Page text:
The first climbing shoes weren’t very different than ordinary street shoes. It was common in the early days to simply wear hobnailed boots for mountain treks, or leather shoes slightly modified in some other way. It wasn’t until the great mountain climbing innovator Pierre Allain lent his attention to footwear did we see the first mountain shoe designed expressly for that purpose. This shoe was eponymously called the RA, and was subsequently more or less copied by an associate of Pierre named Eduard Bourdeneau. The product was called the EB Super Gratton, and was the most popular climbing shoe by far in the ’70s until Boreal introduced the legendary Firé commercially in 1983.
All of the climbing shoes up until the mid-eighties weren’t radically different in construction from your regular basketball shoe; indeed, they look just like Chuck Taylor’s with a beefed-up outsole and softer rubber. These shoes were made using the standard technique of board-lasting, a word which describes the method in which the upper is attached to the midsole. The last (foot mold) is fitted with a board first, and then the upper is fitter over both. The extra leather is then folded over and tacked to the board, which becomes the first layer of the sole. Subsequent layers of sole are added and the result is your traditional relatively stiff shoe.
A quantum leap in shoe construction occurred in 1985 when Boreal released the Ninja. The development of the Ninja set a new bar in rock climbing shoe construction since it let to a more ergonomic, flexible, and sensitive shoe. The difference was: instead of attaching a rigid board to the last, Boreal attached a ‘slip’ onto which the upper was stitched. That obviated the rigid board giving greater feel and dexterity to the climber. That is called the slip-lasting technique, and rock climbing shoes have been made this way ever since.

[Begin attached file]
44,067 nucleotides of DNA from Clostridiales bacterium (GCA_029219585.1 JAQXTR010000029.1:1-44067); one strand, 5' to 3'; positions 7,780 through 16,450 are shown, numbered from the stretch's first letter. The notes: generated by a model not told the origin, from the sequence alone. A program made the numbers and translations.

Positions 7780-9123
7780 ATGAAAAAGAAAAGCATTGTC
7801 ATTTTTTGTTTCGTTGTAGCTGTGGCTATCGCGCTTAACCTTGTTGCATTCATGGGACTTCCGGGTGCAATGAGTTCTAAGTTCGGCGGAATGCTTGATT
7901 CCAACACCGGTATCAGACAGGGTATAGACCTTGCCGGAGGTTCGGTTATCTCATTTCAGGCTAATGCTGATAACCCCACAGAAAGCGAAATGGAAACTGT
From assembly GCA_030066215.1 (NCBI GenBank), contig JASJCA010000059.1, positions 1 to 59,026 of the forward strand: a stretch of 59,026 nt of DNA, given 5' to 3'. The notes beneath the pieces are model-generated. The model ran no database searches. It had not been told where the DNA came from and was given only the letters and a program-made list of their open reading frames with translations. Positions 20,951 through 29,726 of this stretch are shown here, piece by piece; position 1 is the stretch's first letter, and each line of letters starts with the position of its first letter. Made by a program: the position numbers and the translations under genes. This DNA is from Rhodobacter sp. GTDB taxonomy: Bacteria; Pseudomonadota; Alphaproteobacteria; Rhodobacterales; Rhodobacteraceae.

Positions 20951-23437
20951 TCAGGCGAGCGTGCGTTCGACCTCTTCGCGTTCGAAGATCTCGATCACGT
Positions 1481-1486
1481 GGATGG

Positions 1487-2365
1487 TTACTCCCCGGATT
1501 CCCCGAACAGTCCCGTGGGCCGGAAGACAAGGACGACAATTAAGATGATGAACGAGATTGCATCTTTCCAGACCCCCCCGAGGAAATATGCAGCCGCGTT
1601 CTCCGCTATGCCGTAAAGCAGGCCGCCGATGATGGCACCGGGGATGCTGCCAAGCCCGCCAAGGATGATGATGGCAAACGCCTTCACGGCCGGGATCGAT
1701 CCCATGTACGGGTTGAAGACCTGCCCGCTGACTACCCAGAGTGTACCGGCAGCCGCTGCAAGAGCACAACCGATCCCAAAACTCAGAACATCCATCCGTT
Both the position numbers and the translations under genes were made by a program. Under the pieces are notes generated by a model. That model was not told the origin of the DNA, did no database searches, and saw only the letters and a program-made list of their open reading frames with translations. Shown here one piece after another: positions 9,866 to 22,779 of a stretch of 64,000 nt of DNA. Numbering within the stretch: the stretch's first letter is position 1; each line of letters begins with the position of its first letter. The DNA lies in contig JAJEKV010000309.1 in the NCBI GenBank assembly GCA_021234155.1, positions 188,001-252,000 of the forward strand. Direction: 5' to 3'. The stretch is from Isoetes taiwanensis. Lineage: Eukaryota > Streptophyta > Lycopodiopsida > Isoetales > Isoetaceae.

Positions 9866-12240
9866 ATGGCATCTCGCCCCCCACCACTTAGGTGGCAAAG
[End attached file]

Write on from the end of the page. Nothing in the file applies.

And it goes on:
Although all climbing shoes of today are far superior to the ones in the ’70s, there is still lots of variation among them. Modern climbing shoes differ in durability, fit, style, and traction. The materials influence all of these parameters and the assembly process.
Materials and Process
Butora uses dyed German leather for the uppers. The use of leather is almost a necessity since it is unparalleled in strength and durability. Some companies use synthetic fabrics, but leather is far more resilient to scuffs. Synthetic uppers also tend to tear through the eyelets and threads at a faster rate. At Butora, each leather upper is hand sewn, individually steamed, and then fitted around a size-specific last. This stage molds the leather’s shape since the steam expanded leather constricts around the last as it dries, forming a perfect negative. Butora’s leather comes from hormone-free cows which allows the collagen to form at a natural and predictable rate.
The ‘slip,’ sock, or full midsole, is made of a very robust and lightweight copolymer called acrylonitrile butadiene styrene (ABS). This polymer is composed of the three molecules as mentioned above, which are chemically crosslinked together forming a three-dimensional matrix of conjugated carbon and nitrogen bonds. The acrylonitrile forms the crosslinks, which sets this polymer apart from the rest, and the result is a midsole of very high strength and low density. This ‘slip’ is placed over the last and the leather is stitched around. Butora utilizes an ABS full midsole.
The rubber that is to form the rand and outsole is proprietary, so chemical information will not be forthcoming. This NEO Friction rubber is super sticky and creates the best possible couple between your foot and a rock face. In order to ensure that the rubber sections form perfectly around the shoe, it is first warmed and flattened in a press. These warm pieces of rubber are then glued onto the shoes and are subsequently reheated and placed in a size-specific foam press that applies even pressure from all directions. Before the outsole is fitted, each Butora shoe is heated yet again to ensure the perfect unison of the rubber rands to the leather, and also as a quality control procedure.
The final stage involves fitting the outsole and is accomplished by first heating the shoe, applying glue, and then pressing the outsole and the shoe together. After curing overnight, the shoe is polished, finished, and sent to distributors. The result is an amazingly dexterous, sticky, durable, and fashionable shoe designed specifically for rock climbing.